Reflexology - Reflexology (zone therapy) is an alternative medicine, complementary, or integrated medicine method of treatment involving the physical act of applying pressure to the feet and hand with specific thumb, finger and hand techniques without the use of oil or lotion
It is based on a system of zones and reflex areas that reflect an image of the body on the feet and hands with a premise that such work effects a physical change to the body. A 2009 systematic review of randomised controlled trials concluded that the latest available evidence does not show convincingly that reflexology is an effective treatment for any medical condition.
The Reflexology Association of Canada defines reflexology as:
"A natural healing art based on the principle that there are reflexes in the feet, hands and ears and their referral areas within zone related areas, which correspond to every part, gland and organ of the body. Through application of pressure on these reflexes without the use of tools, crèmes or lotions, the feet being the primary area of application, reflexology relieves tension, improves circulation and helps promote the natural function of the related areas of the body."
There is no consensus among reflexologists on how reflexology is supposed to work; a unifying theme is the idea that areas on the foot correspond to areas of the body, and that by manipulating these one can improve health through one's qi. Reflexologist say that the body is divided into ten equal vertical zones, five on the right and five on the left. There are also three transverse lines, the upper region of the shoulder girdle, the waistline, and the pelvic floor. Concerns have been raised by medical professionals that treating potentially serious illnesses with reflexology, which has no proven efficacy, could delay the seeking of appropriate medical treatment. Reflexology is recommended as a complementary therapy and should not replace medical treatment. A systematic review of the efficacy of reflexology found one study showing a statistically significant effect in the treatment of urinary symptoms in multiple sclerosis patients. All other conditions reviewed in this study showed no evidence of any specific effect.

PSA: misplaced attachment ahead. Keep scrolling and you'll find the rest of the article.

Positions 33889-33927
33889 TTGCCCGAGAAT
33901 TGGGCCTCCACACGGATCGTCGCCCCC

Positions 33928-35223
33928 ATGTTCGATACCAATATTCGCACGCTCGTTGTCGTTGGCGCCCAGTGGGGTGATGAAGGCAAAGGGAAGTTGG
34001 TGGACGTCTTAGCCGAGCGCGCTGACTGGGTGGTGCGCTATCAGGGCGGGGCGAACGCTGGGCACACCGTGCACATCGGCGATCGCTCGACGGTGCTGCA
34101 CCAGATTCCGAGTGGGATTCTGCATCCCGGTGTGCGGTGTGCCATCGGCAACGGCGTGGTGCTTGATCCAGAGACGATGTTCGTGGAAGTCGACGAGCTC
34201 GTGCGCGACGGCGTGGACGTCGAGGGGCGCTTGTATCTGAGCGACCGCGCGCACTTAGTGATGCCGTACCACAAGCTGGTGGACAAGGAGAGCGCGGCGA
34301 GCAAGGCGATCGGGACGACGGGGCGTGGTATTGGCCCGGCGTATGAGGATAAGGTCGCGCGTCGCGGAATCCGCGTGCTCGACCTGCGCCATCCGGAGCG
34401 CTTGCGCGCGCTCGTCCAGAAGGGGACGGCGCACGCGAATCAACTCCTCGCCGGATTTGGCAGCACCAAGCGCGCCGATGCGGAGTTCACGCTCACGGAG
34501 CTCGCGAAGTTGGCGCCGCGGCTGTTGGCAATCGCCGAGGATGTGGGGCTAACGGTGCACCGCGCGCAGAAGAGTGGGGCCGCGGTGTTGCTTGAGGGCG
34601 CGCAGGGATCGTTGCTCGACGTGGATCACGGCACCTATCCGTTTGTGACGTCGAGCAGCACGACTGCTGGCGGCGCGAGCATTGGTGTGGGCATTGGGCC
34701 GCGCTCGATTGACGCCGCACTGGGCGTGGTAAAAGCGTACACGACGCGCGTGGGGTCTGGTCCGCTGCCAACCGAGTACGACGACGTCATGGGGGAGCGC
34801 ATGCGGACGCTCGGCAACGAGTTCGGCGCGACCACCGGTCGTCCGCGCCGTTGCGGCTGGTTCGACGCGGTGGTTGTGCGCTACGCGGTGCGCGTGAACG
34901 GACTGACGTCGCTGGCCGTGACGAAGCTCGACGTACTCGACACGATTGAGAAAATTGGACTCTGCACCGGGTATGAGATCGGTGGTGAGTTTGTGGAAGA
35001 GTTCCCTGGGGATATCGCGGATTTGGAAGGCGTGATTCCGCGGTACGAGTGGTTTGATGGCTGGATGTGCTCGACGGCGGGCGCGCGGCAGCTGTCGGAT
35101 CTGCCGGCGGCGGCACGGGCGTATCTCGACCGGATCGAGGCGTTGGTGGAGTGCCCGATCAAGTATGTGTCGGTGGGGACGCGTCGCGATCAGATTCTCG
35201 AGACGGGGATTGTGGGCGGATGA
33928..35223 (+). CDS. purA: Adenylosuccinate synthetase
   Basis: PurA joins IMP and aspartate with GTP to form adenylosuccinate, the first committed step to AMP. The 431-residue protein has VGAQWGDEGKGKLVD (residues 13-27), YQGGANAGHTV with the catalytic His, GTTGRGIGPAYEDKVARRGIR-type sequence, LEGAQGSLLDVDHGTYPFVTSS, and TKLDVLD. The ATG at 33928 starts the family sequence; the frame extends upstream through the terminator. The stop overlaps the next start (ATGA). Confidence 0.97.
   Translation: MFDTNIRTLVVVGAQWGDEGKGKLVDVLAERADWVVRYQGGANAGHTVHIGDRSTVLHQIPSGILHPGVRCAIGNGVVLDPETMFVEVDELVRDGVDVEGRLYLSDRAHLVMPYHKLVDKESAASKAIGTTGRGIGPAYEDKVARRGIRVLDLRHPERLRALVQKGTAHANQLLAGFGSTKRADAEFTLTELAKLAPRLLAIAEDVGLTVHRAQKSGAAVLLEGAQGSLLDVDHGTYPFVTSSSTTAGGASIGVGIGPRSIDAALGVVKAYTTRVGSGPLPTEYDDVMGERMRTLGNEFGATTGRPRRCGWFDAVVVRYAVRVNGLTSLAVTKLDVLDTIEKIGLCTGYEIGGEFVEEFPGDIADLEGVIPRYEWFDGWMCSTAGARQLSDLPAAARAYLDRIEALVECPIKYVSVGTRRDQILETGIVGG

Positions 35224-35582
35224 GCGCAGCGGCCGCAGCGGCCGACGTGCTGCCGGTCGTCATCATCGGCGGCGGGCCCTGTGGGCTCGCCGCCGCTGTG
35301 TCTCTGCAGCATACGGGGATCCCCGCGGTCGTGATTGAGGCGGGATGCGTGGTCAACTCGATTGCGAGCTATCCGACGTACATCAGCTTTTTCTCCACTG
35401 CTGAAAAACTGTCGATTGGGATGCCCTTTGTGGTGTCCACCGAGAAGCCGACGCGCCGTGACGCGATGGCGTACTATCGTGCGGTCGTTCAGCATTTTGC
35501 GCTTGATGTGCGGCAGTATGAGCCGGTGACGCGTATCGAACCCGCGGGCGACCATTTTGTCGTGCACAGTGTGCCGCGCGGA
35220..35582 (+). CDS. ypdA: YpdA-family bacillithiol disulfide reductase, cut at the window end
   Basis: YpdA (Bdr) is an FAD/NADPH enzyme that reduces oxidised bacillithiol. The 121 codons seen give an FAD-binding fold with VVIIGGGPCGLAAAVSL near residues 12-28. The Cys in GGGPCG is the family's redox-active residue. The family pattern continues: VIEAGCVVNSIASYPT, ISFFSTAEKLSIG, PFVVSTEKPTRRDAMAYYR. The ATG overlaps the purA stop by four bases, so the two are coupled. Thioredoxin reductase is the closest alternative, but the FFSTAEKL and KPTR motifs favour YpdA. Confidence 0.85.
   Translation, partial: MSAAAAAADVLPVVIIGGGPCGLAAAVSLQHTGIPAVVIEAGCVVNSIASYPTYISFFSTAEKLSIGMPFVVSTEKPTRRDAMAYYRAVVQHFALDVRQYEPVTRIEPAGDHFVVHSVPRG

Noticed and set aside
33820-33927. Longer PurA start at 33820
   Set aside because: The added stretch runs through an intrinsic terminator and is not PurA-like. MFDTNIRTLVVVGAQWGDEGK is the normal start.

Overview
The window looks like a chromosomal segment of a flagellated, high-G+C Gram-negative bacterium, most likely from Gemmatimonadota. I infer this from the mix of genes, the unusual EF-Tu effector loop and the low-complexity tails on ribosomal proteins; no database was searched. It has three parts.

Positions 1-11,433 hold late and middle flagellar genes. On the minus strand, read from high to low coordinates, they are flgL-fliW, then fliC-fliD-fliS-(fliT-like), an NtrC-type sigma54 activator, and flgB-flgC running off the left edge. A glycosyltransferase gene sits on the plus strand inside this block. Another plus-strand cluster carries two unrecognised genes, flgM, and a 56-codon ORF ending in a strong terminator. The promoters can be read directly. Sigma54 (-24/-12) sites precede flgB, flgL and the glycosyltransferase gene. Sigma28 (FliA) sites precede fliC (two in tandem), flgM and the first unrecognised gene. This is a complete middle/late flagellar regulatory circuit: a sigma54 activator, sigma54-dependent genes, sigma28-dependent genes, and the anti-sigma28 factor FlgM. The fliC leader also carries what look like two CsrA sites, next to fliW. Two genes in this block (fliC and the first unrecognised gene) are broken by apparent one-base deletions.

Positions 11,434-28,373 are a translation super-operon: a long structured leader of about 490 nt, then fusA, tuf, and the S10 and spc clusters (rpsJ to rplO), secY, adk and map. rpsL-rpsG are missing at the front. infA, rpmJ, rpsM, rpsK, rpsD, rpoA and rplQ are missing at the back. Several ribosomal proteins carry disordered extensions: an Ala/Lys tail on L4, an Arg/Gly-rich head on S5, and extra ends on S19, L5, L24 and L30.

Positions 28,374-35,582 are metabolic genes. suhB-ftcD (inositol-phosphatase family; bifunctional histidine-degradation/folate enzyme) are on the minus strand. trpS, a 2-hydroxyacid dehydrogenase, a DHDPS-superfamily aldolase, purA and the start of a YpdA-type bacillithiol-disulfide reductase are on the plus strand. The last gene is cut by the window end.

Claimed mechanisms of operation
Reflexologists posit that the blockage of an energy field, invisible life force, or Qi, can prevent healing. Another tenet of reflexology is the belief that practitioners can relieve stress and pain in other parts of the body through the manipulation of the feet. One scientific explanation may be that the pressure received in the feet may send signals that balance the nervous system or release chemicals such as endorphins that reduce stress and pain. These hypotheses are rejected by the general medical community, who cite a lack of scientific evidence and the well-tested germ theory of disease.